With the Arizona Diamondbacks set to throw the first pitch of the 2021 season on the road Thursday against the San Diego Padres, we asked the crew from the Ain’t No Fang podcast to lay out what’s left to be discovered about manager Torey Lovullo’s team.
Here are six questions the D-backs have yet to answer as spring ends and Opening Day begins the regular season.
Who plays second base?
Cody Fincher: This may be a question that has many answers. For a while, the answer was Ketel Marte. But it looks as though Marte will be the D-backs’ primary center fielder, at least for this season. So who will play second base in 2021? Well, it looks like it’s going to be a combination of guys.
We believe you’ll see a lot of Asdrubal Cabrera at second this season and by the way he performed in the spring, he deserves the playing time. Cabrera hit .326 with three home runs and nine RBIs, and has certainly earned the at-bats. Other options include Josh Rojas, who had a great spring, and moving Eduardo Escobar to second during some games with Cabrera at third.
Who will get the at-bats in the outfield?
Steve Zinsmeister: We are expecting Ketel Marte will play more in the outfield than the infield in 2021. This is thanks to last year’s midseason trade of Starling Marte, which left a Marte-sized hole in center field. So we are led to believe that Ketel, David Peralta and Kole Calhoun are the starting outfielders. But that leaves opportunities for guys like Tim Locastro and maybe even Pavin Smith.
Locastro is poised for an uptick in at-bats this year, and he’s earned them by getting on base. His elite speed could make him dangerous on the basepaths as well. With Christian Walker at first base, Smith appears to be blocked there. He might get a handful of at-bats in the corner outfield spots, although I’m skeptical of his ability to play the position.
Does Torey Lovullo’s contract get extended?
Derek Montilla: It seems like the Diamondbacks want Lovullo back, with the skipper expressing his desire to continue to manage this team, so an extension appears inevitable. Lovullo has a winning percentage of .522, which feels like the D-backs’ record at the end of every season. On one hand, the team’s performance has hovered around mediocrity during his tenure. His biggest accomplishment outside of being named NL Manager of the Year is leading this team to a Wild Card birth and victory before being ousted by the Los Angeles Dodgers in the next round.
However, few managers or coaches have become part of the Valley the way Lovullo has. He has embraced this community as his home and has fostered an environment in the clubhouse where the team feels like family. Both the D-backs and Lovullo have said they do not want his contract extension to become a distraction, so I would expect a deal to get done after this season.
What will the starting rotation look like?
Fincher: With their best pitcher, Zac Gallen, sidelined with a forearm injury, Lovullo announced that the starting rotation will line up like this: Madison Bumgarner, Merrill Kelly, Caleb Smith, Taylor Widener and Luke Weaver. Widener will have a place in the rotation at least until Gallen comes back. The starting rotation is far from set in our mind as many of the D-backs starters struggled this spring.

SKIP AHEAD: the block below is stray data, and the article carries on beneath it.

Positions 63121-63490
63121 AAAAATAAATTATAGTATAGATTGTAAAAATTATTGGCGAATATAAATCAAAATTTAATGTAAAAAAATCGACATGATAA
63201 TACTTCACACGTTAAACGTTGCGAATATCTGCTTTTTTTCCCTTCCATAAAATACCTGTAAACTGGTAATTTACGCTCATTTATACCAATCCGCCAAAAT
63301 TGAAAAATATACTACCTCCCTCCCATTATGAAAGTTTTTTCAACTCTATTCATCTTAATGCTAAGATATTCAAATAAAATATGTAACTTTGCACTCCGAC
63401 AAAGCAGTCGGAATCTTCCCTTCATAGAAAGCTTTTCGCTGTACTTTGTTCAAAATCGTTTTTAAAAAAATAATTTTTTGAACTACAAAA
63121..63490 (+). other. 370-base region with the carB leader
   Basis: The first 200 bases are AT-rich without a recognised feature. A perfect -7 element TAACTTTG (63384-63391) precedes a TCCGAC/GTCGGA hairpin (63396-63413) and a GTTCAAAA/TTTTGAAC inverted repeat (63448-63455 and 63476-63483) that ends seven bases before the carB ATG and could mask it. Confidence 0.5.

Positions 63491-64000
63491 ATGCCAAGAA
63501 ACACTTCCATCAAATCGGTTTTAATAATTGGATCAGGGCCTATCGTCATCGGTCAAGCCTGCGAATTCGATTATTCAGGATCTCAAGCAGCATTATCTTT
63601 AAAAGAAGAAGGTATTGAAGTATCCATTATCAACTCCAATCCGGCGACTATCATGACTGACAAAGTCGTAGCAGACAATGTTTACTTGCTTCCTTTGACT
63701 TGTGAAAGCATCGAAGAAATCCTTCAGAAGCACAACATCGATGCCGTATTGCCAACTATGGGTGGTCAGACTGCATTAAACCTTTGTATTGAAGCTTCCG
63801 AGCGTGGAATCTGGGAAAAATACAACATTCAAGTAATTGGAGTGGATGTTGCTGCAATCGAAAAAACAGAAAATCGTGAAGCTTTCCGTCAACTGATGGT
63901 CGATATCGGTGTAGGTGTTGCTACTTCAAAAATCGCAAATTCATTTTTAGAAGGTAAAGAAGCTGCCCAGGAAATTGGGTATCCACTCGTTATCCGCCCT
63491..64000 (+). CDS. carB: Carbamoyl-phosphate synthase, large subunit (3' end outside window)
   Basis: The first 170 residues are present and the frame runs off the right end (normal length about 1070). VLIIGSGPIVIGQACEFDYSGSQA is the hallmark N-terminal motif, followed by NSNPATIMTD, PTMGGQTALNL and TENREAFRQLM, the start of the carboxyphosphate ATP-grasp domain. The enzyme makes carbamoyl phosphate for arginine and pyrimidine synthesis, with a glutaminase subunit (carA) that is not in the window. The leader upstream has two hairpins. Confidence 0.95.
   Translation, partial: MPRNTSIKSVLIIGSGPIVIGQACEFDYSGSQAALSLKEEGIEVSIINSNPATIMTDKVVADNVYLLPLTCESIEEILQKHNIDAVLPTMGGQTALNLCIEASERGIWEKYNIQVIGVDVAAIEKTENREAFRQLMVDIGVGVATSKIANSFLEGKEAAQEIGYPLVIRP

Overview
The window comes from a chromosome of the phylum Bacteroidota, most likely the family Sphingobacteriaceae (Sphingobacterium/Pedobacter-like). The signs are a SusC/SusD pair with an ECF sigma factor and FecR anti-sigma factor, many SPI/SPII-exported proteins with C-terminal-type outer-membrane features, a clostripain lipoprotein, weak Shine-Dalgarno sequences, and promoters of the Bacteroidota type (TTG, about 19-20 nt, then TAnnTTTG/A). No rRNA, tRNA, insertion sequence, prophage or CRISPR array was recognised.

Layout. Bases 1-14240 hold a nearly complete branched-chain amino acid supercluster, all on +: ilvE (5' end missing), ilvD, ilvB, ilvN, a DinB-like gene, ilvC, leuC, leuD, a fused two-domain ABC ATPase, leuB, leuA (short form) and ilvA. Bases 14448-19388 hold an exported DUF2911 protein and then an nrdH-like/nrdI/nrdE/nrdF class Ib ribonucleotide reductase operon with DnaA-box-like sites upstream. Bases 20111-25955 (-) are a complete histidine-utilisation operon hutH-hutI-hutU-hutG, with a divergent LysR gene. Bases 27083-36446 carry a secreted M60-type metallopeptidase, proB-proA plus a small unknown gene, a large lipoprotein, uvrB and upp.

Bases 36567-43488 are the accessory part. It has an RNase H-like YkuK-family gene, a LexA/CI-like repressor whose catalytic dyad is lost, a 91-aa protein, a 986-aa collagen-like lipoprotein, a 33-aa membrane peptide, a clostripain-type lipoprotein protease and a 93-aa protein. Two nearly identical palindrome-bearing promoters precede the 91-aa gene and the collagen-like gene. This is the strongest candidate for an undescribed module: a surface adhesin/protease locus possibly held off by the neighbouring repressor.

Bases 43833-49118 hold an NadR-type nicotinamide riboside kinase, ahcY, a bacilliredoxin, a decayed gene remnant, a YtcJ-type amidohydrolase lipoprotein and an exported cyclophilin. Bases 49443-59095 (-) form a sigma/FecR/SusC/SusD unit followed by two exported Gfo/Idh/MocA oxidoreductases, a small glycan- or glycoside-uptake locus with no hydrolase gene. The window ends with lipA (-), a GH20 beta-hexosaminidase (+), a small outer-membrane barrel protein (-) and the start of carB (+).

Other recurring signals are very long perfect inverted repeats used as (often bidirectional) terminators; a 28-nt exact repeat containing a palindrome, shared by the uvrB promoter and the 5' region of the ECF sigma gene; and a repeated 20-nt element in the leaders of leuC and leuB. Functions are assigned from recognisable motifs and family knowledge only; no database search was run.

Smith sported an ERA of 8.57 in six spring training starts with a WHIP of 1.76, while Luke Weaver had an ERA of 8.59 with a 1.64 WHIP in four Cactus League starts. Widener was a pleasant surprise this spring, posting an ERA of 3.68 and a 1.02 WHIP in four total games (two starts) in spring. When Gallen returns, it will be a battle for that final spot in the rotation between Weaver and Widener. If Weaver continues to struggle and Widener continues to impress, don’t be surprised to see Weaver moved to the bullpen.
Will we see a breakout youngster in 2021?
Zinsmeister: I’ve already mentioned Pavin Smith, who is a decent contact hitter with the ability to get on base at a good clip. But there are more exciting players who could break out in 2021. Chief among them, Josh Rojas might finally get the chance to play a lot. With no official starter at second base, Rojas could see a lot of time there, and he appears to be the backup shortstop as well. The Diamondbacks want Daulton Varsho to be a catcher in the future, but he might also see time in the outfield if/when he returns to the majors this season.
The question is whether or not there are enough at-bats in the majors for him to develop as a player. Remember, he never played in Triple-A. As for the pitching staff, keep an eye on J.B. Bukauskas, who might have been the most impressive reliever in spring training. He could make his big league debut very soon and I wouldn’t be surprised if he establishes himself as a late-inning option.
Do the D-backs have a set closer?
Montilla: It’s hard to see the D-backs not going with a conventional closer, but Lovullo has alluded to using multiple members of the bullpen in closing situations, which may be the right call. Joakim Soria stands out as a top candidate based on his experience and time in MLB as a successful closer, but his spring numbers that included a 9.64 ERA in 4.2 innings pitched are concerning and hardly make him a standout amongst his peers in Cactus League play.
Both Stefan Crichton, who also hasn’t had a fantastic spring, and Kevin Ginkel, who has a 1.08 ERA in 8.1 innings pitched, will most likely see closing opportunities with Soria getting the majority of the reps for the foreseeable future. I believe Yoan Lopez could also emerge as another viable closer for Lovullo this season.